Ash Wednesday

by Angie O'Gorman

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Let’s begin with Joel, the second minor prophet in the Hebrew tradition. He lived in Judea, probably around 400 BCE. A locust plague has attacked and destroyed everything his Hebrew agricultural community needs for survival: fields, produce, flocks, herds, and a good many inhabitants.

Ash Wednesday
Joel 2:12-18

Psalm 51:3-4, 5-6ab, 12-13, 14, 17

2 Corinthians 5:20-6:2

Matthew 6:1-6, 16-18

Full text of the readings

Like us, his community seeks meaning in the surrounding terror. Why? Why us? Why now? They seek a way of understanding what seems to be the action of God -- the same God they’d sacrifice to in the Temple to insure their security -- against them.

Joel, likely a priest himself, first calls the priests to penance and fasting. They, in turn, call the people to a community meeting and holy fast. In the midst of loss, Joel insists that if all repent, the power of God will restore the community. It is because of who God is that Joel can say this. The Hebrew God participates in life by bringing restoration from devastation. That participation comes in the form of God’s Spirit, poured out on the community -- women and men, young and old (Joel 2:28-33). On the Day of Yahweh, says Joel, the divine presence will come, like an invading army, an irresistible force. But beforehand, the people must repent and purify themselves, not to placate God, but to be opened to the restorative work of God among them. Otherwise, they might miss it. God can only do so much.

[This reflection is from Coming to Consciousness: Reflections for Lent 2011 by Angie O'Gorman and is based on the lectionary readings for each day of Lent. Coming to Consciousness is a publication of Pax Christi USA and is reprinted here by permission of the author and Pax Christi USA.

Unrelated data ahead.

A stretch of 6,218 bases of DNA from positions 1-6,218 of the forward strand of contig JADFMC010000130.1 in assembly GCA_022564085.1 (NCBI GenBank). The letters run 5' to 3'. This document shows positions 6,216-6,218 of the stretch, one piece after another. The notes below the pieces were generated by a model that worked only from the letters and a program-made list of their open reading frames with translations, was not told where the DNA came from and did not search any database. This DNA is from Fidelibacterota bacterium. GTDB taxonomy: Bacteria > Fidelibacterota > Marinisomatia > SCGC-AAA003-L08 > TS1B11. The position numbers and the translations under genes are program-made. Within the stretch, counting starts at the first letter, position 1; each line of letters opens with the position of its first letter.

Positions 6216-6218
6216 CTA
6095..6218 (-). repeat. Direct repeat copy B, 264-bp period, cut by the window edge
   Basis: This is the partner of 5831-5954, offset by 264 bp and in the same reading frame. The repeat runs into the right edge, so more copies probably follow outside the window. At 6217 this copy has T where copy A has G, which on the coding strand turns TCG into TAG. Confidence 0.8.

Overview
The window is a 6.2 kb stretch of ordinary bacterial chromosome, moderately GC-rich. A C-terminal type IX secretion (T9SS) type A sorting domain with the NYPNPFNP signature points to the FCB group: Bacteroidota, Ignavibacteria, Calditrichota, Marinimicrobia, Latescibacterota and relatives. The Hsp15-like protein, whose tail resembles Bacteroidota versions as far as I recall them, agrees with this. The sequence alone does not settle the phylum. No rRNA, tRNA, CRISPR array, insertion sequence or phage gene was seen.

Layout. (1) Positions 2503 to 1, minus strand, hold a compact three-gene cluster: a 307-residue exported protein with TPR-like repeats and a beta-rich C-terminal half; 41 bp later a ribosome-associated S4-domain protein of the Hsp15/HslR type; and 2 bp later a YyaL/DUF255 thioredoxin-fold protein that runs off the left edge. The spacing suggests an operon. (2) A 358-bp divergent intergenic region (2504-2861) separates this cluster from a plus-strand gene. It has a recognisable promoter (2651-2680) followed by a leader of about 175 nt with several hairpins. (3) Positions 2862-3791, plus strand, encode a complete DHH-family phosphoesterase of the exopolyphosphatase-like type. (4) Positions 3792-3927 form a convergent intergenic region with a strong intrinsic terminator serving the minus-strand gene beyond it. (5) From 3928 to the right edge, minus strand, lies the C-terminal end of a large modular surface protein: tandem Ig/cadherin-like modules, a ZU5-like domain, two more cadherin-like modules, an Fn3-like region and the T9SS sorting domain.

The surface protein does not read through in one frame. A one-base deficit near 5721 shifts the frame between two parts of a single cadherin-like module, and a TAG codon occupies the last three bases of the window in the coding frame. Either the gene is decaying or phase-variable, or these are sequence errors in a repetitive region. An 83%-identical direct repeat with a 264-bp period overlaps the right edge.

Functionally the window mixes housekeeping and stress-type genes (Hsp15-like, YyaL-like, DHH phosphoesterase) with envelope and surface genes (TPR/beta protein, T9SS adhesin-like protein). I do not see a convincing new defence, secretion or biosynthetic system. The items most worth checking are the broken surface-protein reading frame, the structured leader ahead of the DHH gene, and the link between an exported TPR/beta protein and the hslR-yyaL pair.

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The full booklet has reflections for every day of Lent. You can order copies here: Coming to Consciousness: Reflections for Lent 2011. Bulk discounts are available.]

About the Author

Angie O’Gorman’s essays have been published in America magazine, National Catholic Reporter, and Commonweal. She has been involved in human rights work and nonviolent conflict resolution in the United States, Central America, and the West Bank. Her novel, The Book of Sins, was published last January.

About Pax Christi USA

In a world that settles differences by armed violence and defines “justice” as “revenge,” Pax Christi USA dares to break the cycle of violence by fostering reconciliation. Pax Christi USA is the national Catholic peace movement. Our membership includes more than 130 U.S. bishops, 800 parish sponsors, 650 religious communities, 75 high school and college campus groups, 300 local groups, and tens of thousands of individual members. The work of Pax Christi USA begins in personal life and extends to communities of reflection and action to transform structures of society. Pax Christi USA rejects war and every form of violence and domination.

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